Skip to main content

Bristol Ideas: A Festival of Freedom Marwa Al-Sabouni

Written by Marwa Al-Sabouni

Share this

Marwa Al-Sabouni and Marvin Rees, Mayor of Bristol, at Festival of the Future City in 2017. (Jon Craig)

Marwa Al-Sabouni is an outstanding Syrian writer and architect whose books have especially inspired the work of Festival of the Future City. She writes here about her two visits to Bristol: the first pre-Covid, the second in the more difficult years after the worst of the pandemic was over. The pandemic saw audiences fall, some speakers reluctant to travel, and the atmosphere was less positive. Though there were signs that things were beginning to improve, these were all factors that contributed to the decision to close Bristol Ideas. Given the past success of the Festival of the Future City – and the momentum beginning to be regained in 2023 – the festival was rescued and will be run by the Growing Together Alliance from 2025.

I visited Bristol for the first time in October 2017. Bristol Ideas invited me to speak at the Festival of the Future City about my first book, The Battle for Home. Although by that time I’d had the opportunity to travel to different places around Europe and Australia, to get a UK visa for a Syrian citizen who is still living in Syria was (and probably still is) extremely difficult. Nonetheless, Bristol Ideas persisted and eventually my visa was granted against all the odds. I saw that as a genuine desire to gather different voices from different places in order to participate in the discourse of city building.

Indeed, the festival was uniquely diverse, in the true meaning of the word. The festival went beyond diversity in appearances and exhibited a wide spectrum of intellectual contributions: liberal and conversative, technical and creative, general and specific. This is a rare sight in the western cultural scene, where cultural institutions usually follow the general political mood of their city or their funders. True intellectual freedom is the way to reach answers to the problems with which our cities and communities around the world wrestle. This freedom is only achieved through such a comprehensive invite as the one I experienced with Bristol Ideas, where no single lens is offered to look at the questions on the table.

In my experience, when it comes to addressing the question of city building, the issue is usually tackled through the premise of architecture and planning. We rarely see a cultural endeavour like Bristol Ideas dedicated to deal with the matter from 360 degrees; where politicians, economists, philosophers, poets, writers and journalists are invited to the table along with architects and city specialists. This not only provides the best chance for addressing the subject matter comprehensively, but also lends itself to the general open invite to the people of Bristol who are an equally important part of the success of the festival. When an audience is introduced to as many voices as those described above, they will inevitably lead an even wider conversation and reach better results.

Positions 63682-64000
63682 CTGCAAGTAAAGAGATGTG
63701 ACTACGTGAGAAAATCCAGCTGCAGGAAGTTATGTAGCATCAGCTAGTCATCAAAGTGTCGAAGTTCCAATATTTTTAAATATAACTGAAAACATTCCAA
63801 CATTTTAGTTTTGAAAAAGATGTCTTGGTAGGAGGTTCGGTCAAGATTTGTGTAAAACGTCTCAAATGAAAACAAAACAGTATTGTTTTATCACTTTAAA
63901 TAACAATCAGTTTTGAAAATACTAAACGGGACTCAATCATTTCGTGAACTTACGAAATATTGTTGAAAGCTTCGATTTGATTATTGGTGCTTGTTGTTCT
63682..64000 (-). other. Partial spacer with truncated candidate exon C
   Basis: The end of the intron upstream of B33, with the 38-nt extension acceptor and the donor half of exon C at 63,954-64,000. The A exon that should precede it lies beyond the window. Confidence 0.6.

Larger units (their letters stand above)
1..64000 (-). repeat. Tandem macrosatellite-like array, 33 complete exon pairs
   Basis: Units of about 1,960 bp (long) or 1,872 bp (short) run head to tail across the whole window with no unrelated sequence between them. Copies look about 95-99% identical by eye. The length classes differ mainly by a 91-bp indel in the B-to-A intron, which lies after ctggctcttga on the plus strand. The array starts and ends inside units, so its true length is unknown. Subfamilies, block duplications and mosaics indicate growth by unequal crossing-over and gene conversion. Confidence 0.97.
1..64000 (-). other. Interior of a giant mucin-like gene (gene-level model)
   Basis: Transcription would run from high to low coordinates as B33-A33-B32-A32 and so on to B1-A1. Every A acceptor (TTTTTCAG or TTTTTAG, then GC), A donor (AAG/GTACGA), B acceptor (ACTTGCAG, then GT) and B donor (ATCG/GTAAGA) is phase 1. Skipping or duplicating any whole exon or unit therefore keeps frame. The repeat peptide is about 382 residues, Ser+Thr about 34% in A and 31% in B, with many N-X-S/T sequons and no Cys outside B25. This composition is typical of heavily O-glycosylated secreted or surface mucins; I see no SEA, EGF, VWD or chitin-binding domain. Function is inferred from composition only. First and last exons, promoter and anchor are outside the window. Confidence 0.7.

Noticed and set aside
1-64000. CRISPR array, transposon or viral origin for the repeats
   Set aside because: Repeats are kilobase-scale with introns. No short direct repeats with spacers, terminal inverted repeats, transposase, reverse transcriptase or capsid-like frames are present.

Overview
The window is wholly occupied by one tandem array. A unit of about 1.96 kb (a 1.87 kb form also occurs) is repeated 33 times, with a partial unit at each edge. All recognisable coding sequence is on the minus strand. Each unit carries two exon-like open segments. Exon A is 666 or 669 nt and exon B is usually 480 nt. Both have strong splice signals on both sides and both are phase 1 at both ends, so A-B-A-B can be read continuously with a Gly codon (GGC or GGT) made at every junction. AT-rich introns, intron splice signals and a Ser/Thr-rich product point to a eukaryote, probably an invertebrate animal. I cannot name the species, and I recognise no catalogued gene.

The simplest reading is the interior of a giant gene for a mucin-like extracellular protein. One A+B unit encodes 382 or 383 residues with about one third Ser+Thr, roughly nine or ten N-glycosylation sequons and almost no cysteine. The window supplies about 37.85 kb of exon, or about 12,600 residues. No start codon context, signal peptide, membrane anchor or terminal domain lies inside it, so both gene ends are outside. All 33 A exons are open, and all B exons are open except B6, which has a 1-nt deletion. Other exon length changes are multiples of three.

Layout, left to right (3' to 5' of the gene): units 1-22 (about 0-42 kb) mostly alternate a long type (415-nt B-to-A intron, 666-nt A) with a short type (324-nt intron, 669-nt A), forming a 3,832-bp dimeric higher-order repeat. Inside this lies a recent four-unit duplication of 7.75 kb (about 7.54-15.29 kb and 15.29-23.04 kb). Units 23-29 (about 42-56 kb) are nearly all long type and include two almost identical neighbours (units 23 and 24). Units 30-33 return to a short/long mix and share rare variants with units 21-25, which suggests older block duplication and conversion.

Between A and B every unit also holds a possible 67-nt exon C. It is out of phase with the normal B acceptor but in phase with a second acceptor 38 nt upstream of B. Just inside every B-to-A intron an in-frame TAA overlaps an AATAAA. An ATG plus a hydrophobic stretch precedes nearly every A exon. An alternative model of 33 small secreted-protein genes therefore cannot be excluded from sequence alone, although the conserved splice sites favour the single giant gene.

I loved Bristol when I visited for the first time in 2017. By being less pretentious than London, and more welcoming in its human-scale buildings and topologytracing streets, it reminded me of my own city, Homs, where simplicity didn’t necessarily mean failure. Where people were as nice and welcoming as their streets.

Visiting in 2023 had a different feeling: Bristol Ideas had announced it was closing, and the heaviness of this news was reflected in the way the festival carried itself, no longer buzzing with life as it was the last time I took part. The audience seemed less engaged, the guests were less diverse, and the burden of running the sessions fell on the shoulders of Andrew Kelly, the man behind it all. Bristol as a whole is changing as well. It seems to be blindly marching towards stardom for which I fear it will be sacrificing its lovely soul. My hope is that the immense work achieved throughout the years with Bristol Ideas will in some way save Bristol even if the festival can’t be salvaged.

Marwa Al-Sabouni is an award-winning architect and author, a well-known public speaker, named by Prospect as one of the Top 50 thinkers around the world. Her books include The Battle for Home and Building for Hope: Towards an Architecture of Belonging.

This essay is taken from Our Project Was the City: Bristol Ideas 1992-2024, published May 2024.

Your web browser is out of date. Update your browser for more security, speed and the best experience on this site.

Find out how to update